We all experience countless conflicts and miscommunications during our lives, which may affect us deeply. It is nearly impossible today to grow up in a family, work at a job, or have relationships without experiencing multiple conflicts. In addition to this, when working in the trade industry we often come across unique pressures that can affect our tolerance levels. If our tolerance level is low, we are quick to react to situations we normally would have the patience for.
For many of us, the principal source of conflict in our lives is the people we work with. Conflict often arises due to difficulties between workers and supervisors, unions and management, competing departments, and the difficult behaviour of co-workers. We pay a heavy price for these conflicts, not only individually but also organisationally in the form of reduced productivity, poor morale (quite often leading to sick leave), wasted time and resources, lost customers, gossip and rumours, and reduced opportunities for teamwork, synergy, learning and change.
The fantastic thing about conflict, though, is that it is completely resolvable. Every conflict that you experience at work presents you with an opportunity to improve the situation, release yourself from an impasse and increase the satisfaction of your co-workers and customers.
Working in the trades involves additional strains, such as weather, dust, toxic fumes, noise, heights, sharp tools, cramped spaces, high voltage lines and remote sites.
Sources of conflict:
The two sides to conflict
In general, conflict often has two faces that individuals, companies and relationships encounter:
Destructive: can cause pain, extensive damage and sometimes loss.
Constructive: often involves forgiveness, reconciliation and creative solutions.
Everyone is capable of seeing both faces of conflict, but many of us focus on the first, rather than the second. In order to move from destructive to constructive we need to ask ourselves how we are contributing to the conflict and decide to listen and learn from our challenger. The only way to be successful at this in the long term is to practise our skills and resist the temptation to slip into negative or destructive responses.
Defusing Anger and Facilitating Communication
The main goal of conflict resolution is to build mutual respect and encourage each other to resolve conflict in a united and co-operative way.
1. Make sure good relationships are a priority
Make sure you both understand how conflict may be a mutual problem and that it’s important to resolve it through respectful discussion and negotiation rather than aggression. Make it clear that it’s essential for you both to be able to work together happily, effectively and without resentment, so everyone can function effectively.
2. Separate people from problems
It’s important that you both understand each other’s underlying interests, needs, goals and concerns. So, keep it positive, keep the conversation courteous, and avoid blaming each other.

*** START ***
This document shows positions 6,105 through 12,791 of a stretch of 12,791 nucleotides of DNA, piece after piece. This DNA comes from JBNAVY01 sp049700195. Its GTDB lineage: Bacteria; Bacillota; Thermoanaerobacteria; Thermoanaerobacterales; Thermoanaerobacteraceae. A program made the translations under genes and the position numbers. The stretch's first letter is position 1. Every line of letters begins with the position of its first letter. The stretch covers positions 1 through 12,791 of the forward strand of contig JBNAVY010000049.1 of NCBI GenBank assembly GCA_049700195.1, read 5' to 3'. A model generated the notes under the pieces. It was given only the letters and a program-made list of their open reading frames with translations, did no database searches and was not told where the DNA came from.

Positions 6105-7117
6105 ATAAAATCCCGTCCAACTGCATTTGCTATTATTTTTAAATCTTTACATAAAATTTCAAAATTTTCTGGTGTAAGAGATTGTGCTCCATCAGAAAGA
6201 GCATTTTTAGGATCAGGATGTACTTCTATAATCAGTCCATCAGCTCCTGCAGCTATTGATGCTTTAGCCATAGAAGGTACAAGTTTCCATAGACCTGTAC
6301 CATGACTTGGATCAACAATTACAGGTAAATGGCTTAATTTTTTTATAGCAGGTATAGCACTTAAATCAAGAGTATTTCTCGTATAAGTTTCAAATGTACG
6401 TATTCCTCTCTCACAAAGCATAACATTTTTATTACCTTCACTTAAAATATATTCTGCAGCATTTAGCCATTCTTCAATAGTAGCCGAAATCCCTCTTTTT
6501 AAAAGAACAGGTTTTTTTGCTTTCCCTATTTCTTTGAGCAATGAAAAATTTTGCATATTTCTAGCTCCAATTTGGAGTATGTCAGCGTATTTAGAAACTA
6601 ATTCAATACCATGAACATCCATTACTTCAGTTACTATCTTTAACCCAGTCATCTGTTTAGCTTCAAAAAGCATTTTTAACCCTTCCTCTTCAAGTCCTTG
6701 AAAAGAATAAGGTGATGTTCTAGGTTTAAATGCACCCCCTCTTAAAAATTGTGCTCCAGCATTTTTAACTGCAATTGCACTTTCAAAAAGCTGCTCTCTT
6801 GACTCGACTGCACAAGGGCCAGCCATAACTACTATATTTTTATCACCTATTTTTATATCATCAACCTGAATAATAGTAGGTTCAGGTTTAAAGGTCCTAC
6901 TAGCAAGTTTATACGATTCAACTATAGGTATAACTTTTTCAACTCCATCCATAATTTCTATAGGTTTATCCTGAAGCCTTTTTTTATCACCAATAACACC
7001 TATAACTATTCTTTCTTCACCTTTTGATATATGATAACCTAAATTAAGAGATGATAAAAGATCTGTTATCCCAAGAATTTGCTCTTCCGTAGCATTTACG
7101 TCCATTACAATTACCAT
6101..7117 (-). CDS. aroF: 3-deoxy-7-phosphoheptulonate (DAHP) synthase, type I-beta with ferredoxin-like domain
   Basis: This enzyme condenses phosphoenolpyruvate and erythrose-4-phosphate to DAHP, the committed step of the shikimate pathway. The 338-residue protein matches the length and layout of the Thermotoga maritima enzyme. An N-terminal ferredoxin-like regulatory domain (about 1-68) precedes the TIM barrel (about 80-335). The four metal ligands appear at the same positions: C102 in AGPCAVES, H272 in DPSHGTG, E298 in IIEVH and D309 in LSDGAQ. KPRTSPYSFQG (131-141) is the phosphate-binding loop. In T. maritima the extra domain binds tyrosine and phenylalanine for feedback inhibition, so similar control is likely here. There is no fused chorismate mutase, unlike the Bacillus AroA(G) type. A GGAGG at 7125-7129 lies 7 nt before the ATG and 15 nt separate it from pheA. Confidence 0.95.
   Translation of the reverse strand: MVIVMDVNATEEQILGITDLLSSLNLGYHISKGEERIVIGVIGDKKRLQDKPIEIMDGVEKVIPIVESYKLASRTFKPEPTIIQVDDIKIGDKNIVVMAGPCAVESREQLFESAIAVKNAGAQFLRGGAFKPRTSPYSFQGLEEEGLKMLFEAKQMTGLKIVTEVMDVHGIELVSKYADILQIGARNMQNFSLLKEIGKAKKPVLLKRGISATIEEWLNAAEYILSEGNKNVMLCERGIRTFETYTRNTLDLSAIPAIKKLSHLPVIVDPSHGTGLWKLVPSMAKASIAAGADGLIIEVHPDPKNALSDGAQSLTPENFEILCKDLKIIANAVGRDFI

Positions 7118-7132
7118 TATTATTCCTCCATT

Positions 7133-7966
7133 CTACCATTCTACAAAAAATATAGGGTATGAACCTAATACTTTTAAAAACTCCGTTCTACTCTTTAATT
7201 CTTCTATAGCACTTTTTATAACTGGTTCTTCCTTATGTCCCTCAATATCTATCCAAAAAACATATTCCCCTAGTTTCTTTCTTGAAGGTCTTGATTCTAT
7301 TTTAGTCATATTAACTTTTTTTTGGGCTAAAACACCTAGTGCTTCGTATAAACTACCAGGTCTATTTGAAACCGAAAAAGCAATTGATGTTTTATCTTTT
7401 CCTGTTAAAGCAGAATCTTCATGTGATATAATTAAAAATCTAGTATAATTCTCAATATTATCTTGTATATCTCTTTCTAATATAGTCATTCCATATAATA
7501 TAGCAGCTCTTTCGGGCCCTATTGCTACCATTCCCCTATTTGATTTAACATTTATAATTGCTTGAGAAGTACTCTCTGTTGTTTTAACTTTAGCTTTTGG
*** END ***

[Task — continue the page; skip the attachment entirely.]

3. Listen first, talk second
Aim to listen empathetically to the other person’s point of view. Make sure they have finished talking before you speak, emphasise that you want to resolve the situation through discussion and negotiation, and ensure that you understand the problem fully by asking questions for further clarification.
Use “I” rather than “you” statements so that no one feels attacked. Keep the discussion focussed on work issues and leave personalities out of the discussion.
“I” versus “You” – Why does it matter?
Read the two statements below and notice how each one makes you feel. Which one would you rather be on the receiving end of?
“You are always late! You make this project impossible to finish”
“I feel frustrated and angry when I need to pick up the slack; I am depending on you to meet this project deadline.”
The “You” statement conveys blame, while the “I” statement explains the problem without blaming.
LISTEN TO UNDERSTAND
Most of us stop listening when we get angry; we only listen in order to argue back. The only way to settle a dispute is to actively listen to what the other person is saying. It doesn’t hurt to include a head nod or noise of agreement so the speaker knows you are listening.
4. Set out the facts
Outline the behaviours and actions that will and won’t be tolerated and aim to gain the other person’s agreement to change. This sounds like an obvious step, but different underlying needs, interests and goals can often cause people to perceive problems differently. You’ll need to agree on the problem that you are trying to solve before you can find a mutually acceptable solution, and you should agree on the facts that are relevant to the situation.
5. Explore options together
By this stage, you may have resolved the conflict. Congratulations! Both of you will likely understand the other person’s position better, and the most appropriate solution might be obvious.
By asking the other person to help generate solutions, you ensure that they feel included and that they’re more likely to be satisfied with the outcome. Brainstorm ideas and
Conflict in the workplace can destroy good teams. If it’s not managed effectively, real and legitimate differences between people can quickly get out of control, which can result in a breakdown in communication.
Use an open approach to resolving difficult conflict situations – be courteous and non-confrontational, focus on issues rather than the individual, and listen carefully to each person’s point of view.
You’ll find that when people listen and explore the facts, issues and possible solutions carefully, you can often resolve conflict effectively!
Author – Candice Mace AroFlo’s Mental Health Advisor Customer Service & Technical Support